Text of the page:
IAPO collaborates with iPRI to access epidemiology and statistical support

Monday, 6 February 2017

The  International Prevention Research Institute (iPRI) President Professor Peter Boyle signed an important Memorandum of Understanding with our Chair of the Board Jolanta Bilińska to mark the World Cancer  Day.

The role of patients’ organizations is morphing rapidly from its initial lobbying focus to taking on a much more involved and proactive collaborative role by participating in clinical trial design and in the design and delivery of healthcare systems. 

iPRI will work with IAPO in strengthening our research portfolio and providing the evidence-based information necessary in the current environment. iPRI will also benefit from having access to the patient’s voice in planning and executing its own research in a wide variety of disease areas including cancer, diabetes and multiple sclerosis.

IAPO's patient advocates in Africa will benefit immediately as iPRI also used the World Cancer day to release a landmark report on the State of Oncology in Africa giving a comprehensive picture supporting the need for trained oncologists, rehabilitative and palliative health care professionals, radiotherapy machines and other health devices, and essential chemotherapy and palliative care medicines .

The theme of World Cancer Day 2017 was “We can, I can” and highlighted the need for multisectoral participation. IAPO acknowledges the role of different stakeholders to strengthen coordination and health systems in cancer control. We therefore   joined the International Prevention Research Institute (iPRI) as they released ‘The State of Oncology in Africa 2015’. It’s a report written about cancer in Africa by health professionals working in Africa or international colleagues working closely with Africa. The report speaks to the urgency of the problem. It makes the case for developing appropriate prevention, treatment, care and palliation policies. It highlights numbers such as over half of African countries have no radiotherapy units and/or outlaw the use of opiodes to treat pain?

The aim of the report is a call to action to African governments, foreign governments and international organizations to address the challenges posed by Cancer in Africa with specific, coordinated actions:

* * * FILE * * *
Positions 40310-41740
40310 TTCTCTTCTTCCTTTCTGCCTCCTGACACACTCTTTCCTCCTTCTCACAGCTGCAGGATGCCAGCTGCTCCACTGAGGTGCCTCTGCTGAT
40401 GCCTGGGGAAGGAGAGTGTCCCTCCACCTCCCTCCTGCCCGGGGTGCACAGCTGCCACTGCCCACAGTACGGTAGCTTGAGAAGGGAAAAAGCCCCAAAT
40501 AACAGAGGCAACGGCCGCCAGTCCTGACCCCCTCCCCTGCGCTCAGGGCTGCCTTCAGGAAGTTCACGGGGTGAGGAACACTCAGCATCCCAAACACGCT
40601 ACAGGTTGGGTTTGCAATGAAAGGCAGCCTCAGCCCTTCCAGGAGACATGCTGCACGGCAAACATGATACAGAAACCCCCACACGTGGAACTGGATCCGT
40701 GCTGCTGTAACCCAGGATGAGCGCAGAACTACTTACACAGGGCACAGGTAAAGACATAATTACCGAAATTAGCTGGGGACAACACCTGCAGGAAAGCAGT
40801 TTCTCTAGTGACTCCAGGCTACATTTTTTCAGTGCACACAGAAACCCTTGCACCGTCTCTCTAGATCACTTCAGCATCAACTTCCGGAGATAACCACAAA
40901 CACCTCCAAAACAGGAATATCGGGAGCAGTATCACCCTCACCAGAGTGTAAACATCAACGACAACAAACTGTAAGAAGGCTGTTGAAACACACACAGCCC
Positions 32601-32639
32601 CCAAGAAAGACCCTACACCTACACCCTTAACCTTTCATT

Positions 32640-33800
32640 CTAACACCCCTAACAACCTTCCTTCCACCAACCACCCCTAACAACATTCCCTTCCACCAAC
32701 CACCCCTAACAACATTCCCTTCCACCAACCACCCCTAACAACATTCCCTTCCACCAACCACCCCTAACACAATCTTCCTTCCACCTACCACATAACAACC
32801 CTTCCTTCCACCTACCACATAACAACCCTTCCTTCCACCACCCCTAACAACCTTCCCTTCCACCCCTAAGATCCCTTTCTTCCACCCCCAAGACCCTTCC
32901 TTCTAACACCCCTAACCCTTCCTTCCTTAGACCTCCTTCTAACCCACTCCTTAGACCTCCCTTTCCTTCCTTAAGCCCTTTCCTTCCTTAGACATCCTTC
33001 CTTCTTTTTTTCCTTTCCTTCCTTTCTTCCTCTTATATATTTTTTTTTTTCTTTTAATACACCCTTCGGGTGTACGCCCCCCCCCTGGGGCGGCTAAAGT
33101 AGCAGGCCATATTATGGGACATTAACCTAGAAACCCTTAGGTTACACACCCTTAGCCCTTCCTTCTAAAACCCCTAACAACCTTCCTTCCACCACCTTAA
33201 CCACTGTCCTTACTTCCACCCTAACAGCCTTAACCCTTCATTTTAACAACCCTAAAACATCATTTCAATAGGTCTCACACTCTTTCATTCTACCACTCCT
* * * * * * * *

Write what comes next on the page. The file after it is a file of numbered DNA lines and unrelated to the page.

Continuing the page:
-There is a need to train more oncologists and health professionals in cancer care and provide the necessary infrastructure which is urgently needed to identify and treat patients.

-The drugs and equipment necessary to treat patients with cancer must be made available.

-Opioids must be available for controlling the pain of patients with terminal cancers (and other diseases). 

-Since half of cancer in Africa is currently caused by chronic infection, relevant infection control and vaccination programmes must be funded.

-Information and education campaigns to wipe out stigma and misinformation must be conceived and disseminated.

-Making Universal Health Coverage globally available and strengthening health systems is critical for improving cancer care. 

-High quality cancer institutions, all over the world, should establish collaboration ventures with cancer centres and institutes in every African country.

-International philanthropy is vital to help fund African countries 

-The United Nations International Covenant on Economic Social and Cultural Rights (ICESCR) should be invoked as the basis for action. 

The way forward for cancer worldwide is addressing the cancer burden through comprehensive cancer control, founded on global coordination and strong health systems.